Behind the scenes, Mahamat says he respects the AU’s position. On 9 September, while the DNIS had not yet been completed, the pan-African organisation had indeed reaffirmed its opposition to a two-year extension of the transition government and to its leaders presenting themselves as candidates in the upcoming presidential election.

“Our recommendations went against what was finally adopted in N’Djamena. It is the choice of the Chadians and the Dialogue, which is sovereign, but it would have been difficult for us to come to Chad afterwards to give a kind of blank cheque to these decisions,” said a source at the AU.

“Since the beginning of the transition government, Moussa Faki Mahamat has used the AU to disguise his personal ambition, which is obviously linked to the presidential election. He is doing politics in Chad, but from Addis Ababa and without clearly stating so,” says a member of Mahamat Idriss Déby Itno’s circle.

The AU Commission’s chairman told us something else in June: “At the end of my mandate, I will be 65 years old. […] This is the retirement age. We will see when the time comes if I still have the strength to do something for my village, Chad, and for my country, Africa. If that’s the case, I won’t hesitate.”

Manoeuvres in N’Djamena

As early as April 2021, the best informed in N’Djamena said they knew what Mahamat’s intentions were.

The day after Idriss Déby Itno died on the Kanem front, he had discreetly pleaded in favour of a civilian transitional government, which would have had the effect of removing the top brass, who were loyal to the Marshal, from power.

Supported at the time by Daoussa Déby, the deceased’s brother, the solution was obviously not appreciated by the men in fatigues, led by Generals Idriss Youssouf Boy and Abdelkerim Mahamat Charfadine.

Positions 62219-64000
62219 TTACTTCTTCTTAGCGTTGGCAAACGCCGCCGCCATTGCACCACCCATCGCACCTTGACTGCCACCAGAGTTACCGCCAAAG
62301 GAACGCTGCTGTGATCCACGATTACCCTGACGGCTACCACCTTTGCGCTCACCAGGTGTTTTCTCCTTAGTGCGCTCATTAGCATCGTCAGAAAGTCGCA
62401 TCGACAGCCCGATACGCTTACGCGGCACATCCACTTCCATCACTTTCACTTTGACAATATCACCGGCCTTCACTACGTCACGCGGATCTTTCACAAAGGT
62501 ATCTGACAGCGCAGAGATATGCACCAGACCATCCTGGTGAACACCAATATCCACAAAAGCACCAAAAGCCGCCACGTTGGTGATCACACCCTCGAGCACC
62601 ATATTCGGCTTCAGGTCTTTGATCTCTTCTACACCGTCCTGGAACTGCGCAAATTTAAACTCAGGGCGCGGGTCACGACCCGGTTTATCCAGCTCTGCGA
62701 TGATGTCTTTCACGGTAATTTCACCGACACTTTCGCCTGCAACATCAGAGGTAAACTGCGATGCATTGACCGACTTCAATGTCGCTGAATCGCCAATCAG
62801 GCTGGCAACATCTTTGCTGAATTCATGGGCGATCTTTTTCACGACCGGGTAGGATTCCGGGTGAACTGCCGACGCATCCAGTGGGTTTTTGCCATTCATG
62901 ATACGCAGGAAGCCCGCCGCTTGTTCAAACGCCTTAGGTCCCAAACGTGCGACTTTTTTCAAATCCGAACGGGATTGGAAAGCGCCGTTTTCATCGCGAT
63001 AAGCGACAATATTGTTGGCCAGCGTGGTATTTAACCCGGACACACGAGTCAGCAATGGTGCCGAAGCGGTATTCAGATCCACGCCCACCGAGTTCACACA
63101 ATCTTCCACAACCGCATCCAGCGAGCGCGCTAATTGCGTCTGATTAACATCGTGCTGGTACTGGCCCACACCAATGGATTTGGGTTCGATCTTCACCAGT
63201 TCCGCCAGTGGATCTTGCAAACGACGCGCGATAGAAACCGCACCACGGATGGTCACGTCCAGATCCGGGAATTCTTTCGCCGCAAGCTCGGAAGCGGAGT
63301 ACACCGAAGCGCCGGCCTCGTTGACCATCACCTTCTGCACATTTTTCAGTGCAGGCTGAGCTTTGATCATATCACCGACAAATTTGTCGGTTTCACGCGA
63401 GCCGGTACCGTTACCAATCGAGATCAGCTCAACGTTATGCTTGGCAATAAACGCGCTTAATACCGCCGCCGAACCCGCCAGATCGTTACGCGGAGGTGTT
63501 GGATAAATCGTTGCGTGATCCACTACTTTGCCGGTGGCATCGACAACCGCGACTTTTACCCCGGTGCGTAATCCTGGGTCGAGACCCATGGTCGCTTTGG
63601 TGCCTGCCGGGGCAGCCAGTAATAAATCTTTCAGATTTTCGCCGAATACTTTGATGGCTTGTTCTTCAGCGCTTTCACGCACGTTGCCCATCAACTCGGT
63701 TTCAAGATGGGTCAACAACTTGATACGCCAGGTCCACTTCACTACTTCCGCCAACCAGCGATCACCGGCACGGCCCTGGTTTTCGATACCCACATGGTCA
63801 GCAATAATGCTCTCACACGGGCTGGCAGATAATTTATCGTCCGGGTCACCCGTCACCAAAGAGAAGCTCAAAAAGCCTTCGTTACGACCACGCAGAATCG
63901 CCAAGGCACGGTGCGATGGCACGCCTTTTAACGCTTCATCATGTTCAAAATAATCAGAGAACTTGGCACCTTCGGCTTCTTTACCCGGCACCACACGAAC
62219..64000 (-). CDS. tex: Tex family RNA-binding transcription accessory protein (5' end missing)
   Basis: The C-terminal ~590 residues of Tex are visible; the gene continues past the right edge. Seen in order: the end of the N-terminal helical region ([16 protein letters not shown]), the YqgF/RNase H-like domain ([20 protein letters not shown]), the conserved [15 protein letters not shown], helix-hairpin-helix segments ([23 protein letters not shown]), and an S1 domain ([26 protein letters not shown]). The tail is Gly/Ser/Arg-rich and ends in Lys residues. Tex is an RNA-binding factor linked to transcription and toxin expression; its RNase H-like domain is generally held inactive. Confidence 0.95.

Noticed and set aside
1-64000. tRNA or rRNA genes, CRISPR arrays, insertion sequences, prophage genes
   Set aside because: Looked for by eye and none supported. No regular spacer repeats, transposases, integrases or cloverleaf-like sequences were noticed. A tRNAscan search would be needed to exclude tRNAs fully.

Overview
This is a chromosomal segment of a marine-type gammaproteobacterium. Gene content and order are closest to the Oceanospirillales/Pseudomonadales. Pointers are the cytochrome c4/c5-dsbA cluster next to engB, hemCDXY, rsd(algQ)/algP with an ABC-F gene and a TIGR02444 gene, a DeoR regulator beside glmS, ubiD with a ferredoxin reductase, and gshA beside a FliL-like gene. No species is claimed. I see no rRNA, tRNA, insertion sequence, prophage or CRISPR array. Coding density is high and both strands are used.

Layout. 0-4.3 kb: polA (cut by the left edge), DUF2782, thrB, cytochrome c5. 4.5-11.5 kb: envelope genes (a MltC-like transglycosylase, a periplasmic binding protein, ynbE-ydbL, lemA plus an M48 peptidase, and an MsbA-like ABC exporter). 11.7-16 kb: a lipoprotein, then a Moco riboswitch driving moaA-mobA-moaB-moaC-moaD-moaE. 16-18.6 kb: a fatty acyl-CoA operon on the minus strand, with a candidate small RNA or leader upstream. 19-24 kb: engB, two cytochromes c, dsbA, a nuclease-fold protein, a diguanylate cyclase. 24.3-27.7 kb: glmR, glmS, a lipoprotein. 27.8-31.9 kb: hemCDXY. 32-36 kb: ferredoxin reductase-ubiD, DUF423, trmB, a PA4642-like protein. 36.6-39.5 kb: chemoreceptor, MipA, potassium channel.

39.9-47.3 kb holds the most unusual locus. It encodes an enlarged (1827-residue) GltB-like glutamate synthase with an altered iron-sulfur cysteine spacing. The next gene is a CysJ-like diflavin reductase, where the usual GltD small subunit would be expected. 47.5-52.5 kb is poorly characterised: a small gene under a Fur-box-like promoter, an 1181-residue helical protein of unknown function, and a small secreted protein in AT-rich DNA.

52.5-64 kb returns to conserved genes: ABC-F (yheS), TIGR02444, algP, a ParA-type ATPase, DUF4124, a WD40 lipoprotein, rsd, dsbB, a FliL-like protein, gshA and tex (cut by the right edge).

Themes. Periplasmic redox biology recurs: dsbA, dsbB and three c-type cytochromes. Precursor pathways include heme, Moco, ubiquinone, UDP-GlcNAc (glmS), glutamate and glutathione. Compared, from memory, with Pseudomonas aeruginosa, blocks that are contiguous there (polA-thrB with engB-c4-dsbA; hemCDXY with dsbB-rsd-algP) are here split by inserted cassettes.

The military solution was finally imposed, with Mahamat Idriss Déby Itno at its head.

The battle then shifted to the MPS, which had lost Idriss Déby Itno and needed to be rebuilt. Under the impetus of the president of the Conseil Militaire de Transition and his then cabinet director, Aziz Mahamat Saleh, the party’s secretary-general, Mahamat Zen Bada, was gradually pushed aside.

In June 2021, following a bizarre congress organised in the latter’s absence, a new leadership was put in place, federated by the president of the National Assembly, Haroun Kabadi, who is closer to Mahamat Idriss Déby Itno’s circles.

“We wanted to prevent an axis from forming around the MPS linking Moussa Faki Mahamat, Daoussa Déby and Mahamat Zen Bada,” says a person close to the presidency.

Bada has been abroad for a long time, officially for health reasons, and has thus found himself under surveillance because of his supposed proximity to Mahamat.

Other figures are (or have been) undergoing the same fate, including Abbas Mahamat Tolli, the governor of the Bank of Central African States, Adoum Younousmi, the former prime minister, Abdoulaye Sabre Fadoul, Idriss Déby Itno’s former cabinet director, and Ahmat Mahamat Bachir, who was the interior minister.